Hewlett-Packard posted net income of $1.4 billion for its fiscal fourth quarter, as cost-cuts stemming from its ongoing restructuring more than offset the effects of sluggish computer demand.
The world’s second-largest maker of PCs, considered a bellwether in the technology industry, also issued a strong profit prediction for the current quarter.
The Palo Alto, Calif.-based company’s stock rose $1.66, or 7 percent, to $26.82 in extended trading after the results were released. The shares had dipped 16 cents, to close at $25.16, in Tuesday’s regular trading session.
So far this year, HP’s stock has gained about 77 percent.
CEO Meg Whitman said better execution and cost-management were driving the positive results. She said that while there is still much work to do, the quarter’s results show HP’s turnaround remains on track heading into fiscal 2014.
The personal-computer industry has struggled in recent years as consumers turn their attention toward smartphones and tablet computers. HP has tried to offset declining PC demand by cutting costs and focusing on more profitable areas such as commercial and home printing.
Recently, the company has been optimistic about the future. Last month, the company predicted that fiscal 2014, which started in November, will be a year of “recovery and expansion.”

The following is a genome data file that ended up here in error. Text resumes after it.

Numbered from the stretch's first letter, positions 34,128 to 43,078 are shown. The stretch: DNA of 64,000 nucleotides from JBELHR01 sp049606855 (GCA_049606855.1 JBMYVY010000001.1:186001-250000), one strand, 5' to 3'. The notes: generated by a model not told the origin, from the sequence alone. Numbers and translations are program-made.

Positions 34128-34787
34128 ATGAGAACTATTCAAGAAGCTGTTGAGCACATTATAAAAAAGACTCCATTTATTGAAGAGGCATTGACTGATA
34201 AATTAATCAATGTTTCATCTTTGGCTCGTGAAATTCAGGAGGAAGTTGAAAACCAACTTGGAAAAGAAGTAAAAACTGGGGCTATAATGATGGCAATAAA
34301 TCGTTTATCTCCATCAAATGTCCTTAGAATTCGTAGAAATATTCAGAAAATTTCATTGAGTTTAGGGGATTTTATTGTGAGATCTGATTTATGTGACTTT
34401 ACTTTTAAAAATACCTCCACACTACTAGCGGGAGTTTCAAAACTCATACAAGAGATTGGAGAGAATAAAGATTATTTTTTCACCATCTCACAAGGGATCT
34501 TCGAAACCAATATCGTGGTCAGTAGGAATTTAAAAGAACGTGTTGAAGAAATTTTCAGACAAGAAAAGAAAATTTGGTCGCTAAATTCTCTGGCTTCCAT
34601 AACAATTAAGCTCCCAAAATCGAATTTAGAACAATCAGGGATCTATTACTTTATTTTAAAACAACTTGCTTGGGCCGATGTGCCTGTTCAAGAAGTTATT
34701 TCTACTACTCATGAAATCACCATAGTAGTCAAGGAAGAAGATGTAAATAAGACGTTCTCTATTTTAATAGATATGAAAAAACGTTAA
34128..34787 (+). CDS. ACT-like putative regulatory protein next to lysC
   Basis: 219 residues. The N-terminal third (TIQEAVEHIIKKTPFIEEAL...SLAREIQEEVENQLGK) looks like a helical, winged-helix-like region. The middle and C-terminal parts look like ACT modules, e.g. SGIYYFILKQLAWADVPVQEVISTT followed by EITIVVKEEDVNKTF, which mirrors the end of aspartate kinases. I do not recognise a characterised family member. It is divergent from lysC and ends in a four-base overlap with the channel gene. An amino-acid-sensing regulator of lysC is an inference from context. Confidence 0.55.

For the quarter ended Oct. 31, HP’s profit amounted to 73 cents per share, compared with a loss of $6.9 billion, or $3.49 per share, in the same period a year ago. Excluding one-time charges, the company earned $1.01 per share for the recent period.
Revenue fell 3 percent to $29.1 billion.
Analysts polled by FactSet expected a profit of $1 per share on $27.86 billion in revenue.
For the fiscal first quarter, the company predicts an adjusted profit of between 82 cents and 86 cents per share. HP also backed its previously issued fiscal 2014 profit prediction of $3.55 to $3.75 per share.
Analysts expect first-quarter earnings of 85 cents per share and a fiscal-year profit of $3.64 per share.